In August 2011, the General Accounting Office (GAO) issued a report which concluded that many agency suspension and debarment programs were inadequate. The report took a look at the suspension and debarment activity of ten agencies with contract obligations in excess of $2 billion during a four year period, 2006 – 2010. The report found that, of all suspensions and debarments during that period, 47% involved grants and other types of assistance and 53% involved FAR noncompliance and/or procurements. The most notable aspect of the report was GAO’s finding that three of the ten agencies reviewed did not report any suspension or debarments during the four year period, including the Department of Commerce, which had over $14 billion in contract obligations during that time. Five agencies did not have any suspension or debarment actions related to FAR/procurement issues, including the Department of Health and Human Services, which had over $80 billion in contract obligations over the four-year period.
Hearings were held on the report and there were many calls to action by Congress. OMB responded last week by issuing a memorandum to federal agencies in which it directed each agency to: (1) appoint a senior “accountable” official who will assess the agency’s suspension and debarment program; (2) review internal policies and procedures to ensure that the agency is “effectively using suspension and debarment, when appropriate”; (3) ensure contracting officers review “relevant databases and other information sources” before making contract awards; and (4) take prompt corrective action when the agency determines it improperly made a contract award to a suspended or debarred entity.
In of itself, the OMB directive is not surprising, particularly given the GAO report. This Administration has been very vocal about rooting out fraud, waste and abuse in federal contracting. Agency fraud, waste and abuse is also an easy rallying call for a Republican Congress adverse to federal spending. These themes, furthermore, are not new and tend to be cyclical. What’s important is recognizing that the pendulum has definitely swung towards enforcement and may have reached its farthest point yet. In fact, the day after Lew issued its directive, the Homeland Security and Governmental Affairs Committee held hearings on a proposal to make suspensions and debarments mandatory in the case of a criminal conviction or indictment related to a federal contract. Similarly, the fiscal 2012 Defense Department Appropriations Act (H.R. 2219) has a prohibition that would prohibit DoD from awarding a contract to a company that had been convicted of a felony criminal violation in the previous two years.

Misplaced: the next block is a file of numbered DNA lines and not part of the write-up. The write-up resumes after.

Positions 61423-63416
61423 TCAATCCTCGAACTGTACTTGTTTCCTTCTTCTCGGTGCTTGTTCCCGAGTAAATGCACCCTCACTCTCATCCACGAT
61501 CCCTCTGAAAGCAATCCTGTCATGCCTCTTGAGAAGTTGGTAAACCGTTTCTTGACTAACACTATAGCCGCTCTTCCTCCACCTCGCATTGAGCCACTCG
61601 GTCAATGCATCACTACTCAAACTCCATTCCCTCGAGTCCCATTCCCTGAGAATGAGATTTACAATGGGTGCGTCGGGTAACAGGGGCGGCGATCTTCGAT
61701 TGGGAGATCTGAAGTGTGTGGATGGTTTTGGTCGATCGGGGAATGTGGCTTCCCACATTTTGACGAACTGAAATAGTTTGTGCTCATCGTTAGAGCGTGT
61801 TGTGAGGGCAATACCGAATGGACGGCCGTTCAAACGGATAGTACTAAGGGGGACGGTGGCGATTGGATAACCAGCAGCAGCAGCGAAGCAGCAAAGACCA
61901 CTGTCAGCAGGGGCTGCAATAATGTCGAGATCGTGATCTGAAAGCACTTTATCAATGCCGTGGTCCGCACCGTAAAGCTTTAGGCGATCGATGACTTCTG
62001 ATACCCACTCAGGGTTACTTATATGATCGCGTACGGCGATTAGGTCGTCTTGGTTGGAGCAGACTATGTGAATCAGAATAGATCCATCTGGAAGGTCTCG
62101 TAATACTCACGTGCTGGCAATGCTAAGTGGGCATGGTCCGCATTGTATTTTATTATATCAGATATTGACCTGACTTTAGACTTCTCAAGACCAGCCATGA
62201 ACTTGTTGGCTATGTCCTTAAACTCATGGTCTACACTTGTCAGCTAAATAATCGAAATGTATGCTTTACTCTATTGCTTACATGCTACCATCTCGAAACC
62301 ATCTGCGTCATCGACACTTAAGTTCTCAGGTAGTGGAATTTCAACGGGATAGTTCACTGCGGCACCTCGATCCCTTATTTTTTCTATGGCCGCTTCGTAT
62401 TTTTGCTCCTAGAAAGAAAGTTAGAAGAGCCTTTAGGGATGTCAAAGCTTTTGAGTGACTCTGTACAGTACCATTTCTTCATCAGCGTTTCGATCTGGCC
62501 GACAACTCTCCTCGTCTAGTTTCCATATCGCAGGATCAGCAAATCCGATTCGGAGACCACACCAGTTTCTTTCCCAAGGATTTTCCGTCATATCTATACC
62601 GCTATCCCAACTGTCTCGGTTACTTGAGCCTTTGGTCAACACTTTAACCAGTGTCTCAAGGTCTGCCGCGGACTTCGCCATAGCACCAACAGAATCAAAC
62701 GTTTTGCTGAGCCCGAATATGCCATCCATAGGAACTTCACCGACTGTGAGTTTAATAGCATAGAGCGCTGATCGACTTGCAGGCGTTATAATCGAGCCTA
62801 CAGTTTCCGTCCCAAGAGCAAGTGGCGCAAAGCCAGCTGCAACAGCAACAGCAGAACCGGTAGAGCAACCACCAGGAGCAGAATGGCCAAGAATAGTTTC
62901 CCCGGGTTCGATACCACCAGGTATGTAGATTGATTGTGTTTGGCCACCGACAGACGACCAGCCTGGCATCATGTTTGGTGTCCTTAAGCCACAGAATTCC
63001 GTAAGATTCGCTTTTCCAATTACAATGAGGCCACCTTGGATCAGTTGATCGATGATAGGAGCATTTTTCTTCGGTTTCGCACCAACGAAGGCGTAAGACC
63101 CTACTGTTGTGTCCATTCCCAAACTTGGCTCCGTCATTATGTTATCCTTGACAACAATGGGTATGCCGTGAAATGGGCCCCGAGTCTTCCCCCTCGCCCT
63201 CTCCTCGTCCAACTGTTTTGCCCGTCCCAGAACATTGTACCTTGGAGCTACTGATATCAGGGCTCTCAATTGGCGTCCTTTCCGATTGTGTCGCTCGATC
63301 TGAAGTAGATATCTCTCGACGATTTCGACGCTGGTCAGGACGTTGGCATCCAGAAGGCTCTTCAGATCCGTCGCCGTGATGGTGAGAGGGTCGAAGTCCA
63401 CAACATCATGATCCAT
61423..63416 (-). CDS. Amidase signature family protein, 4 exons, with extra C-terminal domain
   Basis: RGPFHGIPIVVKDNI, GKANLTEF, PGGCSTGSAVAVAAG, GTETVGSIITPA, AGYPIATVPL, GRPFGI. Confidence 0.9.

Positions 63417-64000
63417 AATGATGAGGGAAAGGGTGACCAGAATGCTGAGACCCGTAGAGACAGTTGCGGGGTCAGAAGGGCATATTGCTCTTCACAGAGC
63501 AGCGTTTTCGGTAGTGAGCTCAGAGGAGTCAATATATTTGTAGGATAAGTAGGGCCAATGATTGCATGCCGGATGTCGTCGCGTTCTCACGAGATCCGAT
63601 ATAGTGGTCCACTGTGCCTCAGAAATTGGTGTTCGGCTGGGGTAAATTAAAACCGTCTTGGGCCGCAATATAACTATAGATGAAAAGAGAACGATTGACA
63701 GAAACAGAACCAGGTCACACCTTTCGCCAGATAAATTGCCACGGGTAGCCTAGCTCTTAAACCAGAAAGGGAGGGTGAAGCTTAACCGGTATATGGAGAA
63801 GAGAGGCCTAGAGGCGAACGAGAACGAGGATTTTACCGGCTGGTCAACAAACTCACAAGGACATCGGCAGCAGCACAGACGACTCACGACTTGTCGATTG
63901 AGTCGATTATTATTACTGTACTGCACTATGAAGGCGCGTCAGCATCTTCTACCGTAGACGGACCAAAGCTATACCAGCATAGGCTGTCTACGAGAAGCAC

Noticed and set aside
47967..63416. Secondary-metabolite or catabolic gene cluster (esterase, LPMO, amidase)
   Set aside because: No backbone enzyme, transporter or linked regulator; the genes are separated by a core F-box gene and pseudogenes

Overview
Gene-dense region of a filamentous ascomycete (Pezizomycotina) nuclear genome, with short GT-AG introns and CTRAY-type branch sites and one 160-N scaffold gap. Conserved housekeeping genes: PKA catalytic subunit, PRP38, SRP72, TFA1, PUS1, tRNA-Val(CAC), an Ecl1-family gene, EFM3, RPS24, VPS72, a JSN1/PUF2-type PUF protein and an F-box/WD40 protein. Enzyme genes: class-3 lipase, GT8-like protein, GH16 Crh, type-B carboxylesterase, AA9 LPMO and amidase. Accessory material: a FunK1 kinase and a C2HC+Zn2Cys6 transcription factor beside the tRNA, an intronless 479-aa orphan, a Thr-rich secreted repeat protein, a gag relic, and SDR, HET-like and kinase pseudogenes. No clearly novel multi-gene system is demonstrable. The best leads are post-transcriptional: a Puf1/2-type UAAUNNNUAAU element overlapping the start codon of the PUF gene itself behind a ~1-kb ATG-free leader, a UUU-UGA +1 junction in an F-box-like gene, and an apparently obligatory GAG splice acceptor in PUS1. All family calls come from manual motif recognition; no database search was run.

This pendulum swing has grave implications for the contracting community, particularly small businesses. A number of factors are making this push towards enforcement troublesome. Everyone agrees that rapists and other criminals should be put behind bars. The more difficult task is defining the process by which a society identifies and prosecutes criminals. The same is true in federal procurement. Everyone agrees fraud, waste and abuse in federal contracting should be identified and eliminated. Defining and implementing the process for doing so is the issue.
The GAO report on suspension and debarment noted that those agencies that had the most suspensions and debarments within the four-year period (Defense Logistics Agency, Department of the Navy, General Services Administration and U.S. Immigration and Enforcement) had common characteristics. These characteristics include a dedicated suspension and debarment program with full-time staff, detailed policies and procedures, and practices that encourage referrals on potential abusers. A reasonable take away from the report is that for proper enforcement to occur, all agencies should demonstrate these characteristics. However, that is not likely to occur in today’s fiscal environment, at least not in a cohesive fashion. For example, nearly all agency budgets were reduced last year. SBA’s was as well, although the agency emphasized that it allocated a greater portion of its budget to hiring enforcement staff. If an agency can’t hire additional personnel (likely, given that many agencies are in the process of offering buyouts and the Administration has committed to an overall reduction of the federal workforce in the next two years), they might engage in training. But having an adequate number of personnel with little training or not enough trained personnel does not a good suspension and debarment process make.